Daily Archives: October 7, 2011

Long Day Journey Into an Ant Bed

I should have known this was coming yesterday when I took a nap and kept noticing a few things crawling on me occasionally.  But I was preoccupied with musing about other goings on. 

Then last night I went in there to rest a few minutes and conked out, only to be awakened around midnight-thirty with a lot of things crawling on me.  Pretty much all at once, doing a little stinging here and there.

That half of the bed is taken up by upwards of a hundred books, some read already, some partway through the experience of being read, some waiting to be read, some held for re-reading.    They’re usually not enough of a problem to outweigh the advantage of having a book near at hand when I need something to read.  But when I turned the light on, here’s what I saw last night:

It’s not the first time that’s happened and I could have prevented further invasion if I’d been paying closer attention.  I keep a container of boric acid powder nearby and usually try to do a pre-emptive strike on them on a fairly regular basis.  But it requires taking the layers upon layers of books off and squirting the boric acid powder all over the underlying bed surface.

This, I’m reluctant to do, because everything gets disorganized and I lose track of which things have already been read, which are waiting to be read, which are occupied holding something else up, and generally where things are.

So they sneaked up on me.  I had to do it in the middle of the night with no pre-planning, no organization at all.

Sheeze.  Now it’s chaos in there.


9:30 AM edit:

Heck, I might as well add this since I’ve got them there together now.  Here are a couple of authors I’ve come across lately I’ve enjoyed a lot.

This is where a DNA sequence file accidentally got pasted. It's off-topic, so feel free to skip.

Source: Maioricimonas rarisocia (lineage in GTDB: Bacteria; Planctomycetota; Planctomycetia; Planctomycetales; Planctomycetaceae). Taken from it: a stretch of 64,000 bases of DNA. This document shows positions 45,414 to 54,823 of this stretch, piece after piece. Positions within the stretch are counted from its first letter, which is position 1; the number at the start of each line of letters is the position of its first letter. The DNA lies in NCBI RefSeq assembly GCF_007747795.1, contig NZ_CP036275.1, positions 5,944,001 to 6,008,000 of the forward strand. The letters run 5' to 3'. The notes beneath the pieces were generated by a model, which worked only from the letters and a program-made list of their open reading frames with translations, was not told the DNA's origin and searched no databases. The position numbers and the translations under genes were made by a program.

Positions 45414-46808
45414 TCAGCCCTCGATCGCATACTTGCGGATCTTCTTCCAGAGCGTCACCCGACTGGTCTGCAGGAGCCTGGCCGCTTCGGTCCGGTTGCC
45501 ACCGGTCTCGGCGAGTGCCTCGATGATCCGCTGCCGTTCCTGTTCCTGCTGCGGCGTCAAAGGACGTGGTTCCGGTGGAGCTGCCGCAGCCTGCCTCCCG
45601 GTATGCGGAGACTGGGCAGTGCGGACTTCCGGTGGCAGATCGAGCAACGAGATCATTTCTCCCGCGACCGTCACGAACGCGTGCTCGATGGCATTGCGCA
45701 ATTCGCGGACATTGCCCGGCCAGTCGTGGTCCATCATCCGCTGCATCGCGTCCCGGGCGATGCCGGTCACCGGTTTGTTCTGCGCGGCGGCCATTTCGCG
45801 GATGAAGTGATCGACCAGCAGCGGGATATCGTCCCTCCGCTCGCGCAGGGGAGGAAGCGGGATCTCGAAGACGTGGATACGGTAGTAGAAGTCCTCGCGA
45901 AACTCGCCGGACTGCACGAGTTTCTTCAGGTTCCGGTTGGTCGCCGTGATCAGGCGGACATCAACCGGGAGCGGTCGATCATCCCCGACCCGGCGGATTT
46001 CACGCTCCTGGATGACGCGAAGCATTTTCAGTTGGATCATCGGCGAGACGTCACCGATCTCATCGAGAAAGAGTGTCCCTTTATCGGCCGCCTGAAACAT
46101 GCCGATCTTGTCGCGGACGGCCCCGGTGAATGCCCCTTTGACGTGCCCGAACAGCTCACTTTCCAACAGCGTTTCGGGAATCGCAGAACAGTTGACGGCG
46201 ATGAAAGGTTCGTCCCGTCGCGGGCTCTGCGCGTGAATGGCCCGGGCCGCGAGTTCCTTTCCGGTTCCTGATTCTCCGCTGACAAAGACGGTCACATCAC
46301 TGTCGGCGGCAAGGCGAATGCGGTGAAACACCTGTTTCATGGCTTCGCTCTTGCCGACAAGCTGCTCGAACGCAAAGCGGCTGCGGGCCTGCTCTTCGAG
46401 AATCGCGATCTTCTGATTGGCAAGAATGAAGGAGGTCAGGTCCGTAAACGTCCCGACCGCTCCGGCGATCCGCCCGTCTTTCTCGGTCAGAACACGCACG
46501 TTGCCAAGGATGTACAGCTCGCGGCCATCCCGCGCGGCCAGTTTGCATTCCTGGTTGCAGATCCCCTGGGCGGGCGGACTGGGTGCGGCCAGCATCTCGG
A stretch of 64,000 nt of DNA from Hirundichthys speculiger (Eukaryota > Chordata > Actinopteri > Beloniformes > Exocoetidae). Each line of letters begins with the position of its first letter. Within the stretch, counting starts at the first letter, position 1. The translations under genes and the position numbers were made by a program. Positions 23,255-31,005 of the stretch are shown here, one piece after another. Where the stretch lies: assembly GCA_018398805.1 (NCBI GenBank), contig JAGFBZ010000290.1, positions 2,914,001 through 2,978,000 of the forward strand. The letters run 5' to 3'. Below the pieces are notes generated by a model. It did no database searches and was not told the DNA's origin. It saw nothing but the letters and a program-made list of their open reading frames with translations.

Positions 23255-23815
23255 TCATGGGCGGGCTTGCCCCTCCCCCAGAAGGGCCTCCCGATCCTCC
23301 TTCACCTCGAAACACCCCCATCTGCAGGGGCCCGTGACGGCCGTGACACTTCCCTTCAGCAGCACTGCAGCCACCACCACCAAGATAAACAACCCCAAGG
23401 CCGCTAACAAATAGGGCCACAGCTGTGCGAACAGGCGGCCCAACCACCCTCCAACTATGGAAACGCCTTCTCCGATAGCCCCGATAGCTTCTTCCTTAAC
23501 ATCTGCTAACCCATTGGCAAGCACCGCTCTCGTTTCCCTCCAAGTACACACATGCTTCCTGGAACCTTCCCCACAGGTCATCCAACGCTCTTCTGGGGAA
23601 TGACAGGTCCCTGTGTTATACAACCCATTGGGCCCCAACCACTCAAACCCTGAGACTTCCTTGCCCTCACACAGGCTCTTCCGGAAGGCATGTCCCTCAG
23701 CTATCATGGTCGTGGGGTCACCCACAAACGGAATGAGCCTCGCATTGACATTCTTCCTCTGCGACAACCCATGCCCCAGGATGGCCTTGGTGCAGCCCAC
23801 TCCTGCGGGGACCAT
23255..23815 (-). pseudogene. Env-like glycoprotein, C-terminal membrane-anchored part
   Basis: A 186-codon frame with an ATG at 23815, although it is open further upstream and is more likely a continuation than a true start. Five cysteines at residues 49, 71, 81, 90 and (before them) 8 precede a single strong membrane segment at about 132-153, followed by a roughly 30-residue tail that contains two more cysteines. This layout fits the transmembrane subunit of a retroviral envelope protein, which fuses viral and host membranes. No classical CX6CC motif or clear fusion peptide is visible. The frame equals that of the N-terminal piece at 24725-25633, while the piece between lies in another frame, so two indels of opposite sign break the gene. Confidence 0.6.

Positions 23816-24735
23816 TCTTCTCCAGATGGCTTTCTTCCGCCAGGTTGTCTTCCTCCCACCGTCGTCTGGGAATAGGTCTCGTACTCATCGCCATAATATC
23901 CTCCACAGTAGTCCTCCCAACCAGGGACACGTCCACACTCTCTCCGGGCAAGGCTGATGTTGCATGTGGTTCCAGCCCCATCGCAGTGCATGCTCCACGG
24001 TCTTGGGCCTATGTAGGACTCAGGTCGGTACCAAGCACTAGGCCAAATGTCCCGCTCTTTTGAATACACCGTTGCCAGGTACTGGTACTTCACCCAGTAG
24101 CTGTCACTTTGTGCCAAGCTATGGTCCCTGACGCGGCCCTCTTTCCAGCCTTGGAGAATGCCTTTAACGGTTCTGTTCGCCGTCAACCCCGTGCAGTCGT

They’re thrift store books, so I’m not certain you could find them easily, but both authors have an interesting approach, plotting is tight, characterization’s good, and they hold the attention well. 

Upfield writes about an aboriginal who’s an Australian police homicide detective and his mystery solvings, along with his ethnic difficulties trying to do his job in that setting, along with his internal struggles demanding he go back to being a bushman.  Good reads.

Alexander’s a completely different bag of tricks.  He’s created a blind brother to Henry Fielding, author of Tom Jones, who’s a magistrate-cum-detective in London.  His characters include Dr. Johnson, whores, a pirate, poets, actors, and all manner of peasantry.  The narrator is actually a ‘Boswell’ sort relating the activities and events, a young teenager taken off the streets.

I don’t have enough distance from the Alexander books yet to decide whether it’s his unique and innovative setting, plotting and characterization intrigues me so much about him, or whether he’s also a damned good author.

Old Jules

11:20 AM edit:

Heck, I might as well add these since everything’s screwed up in there anyway: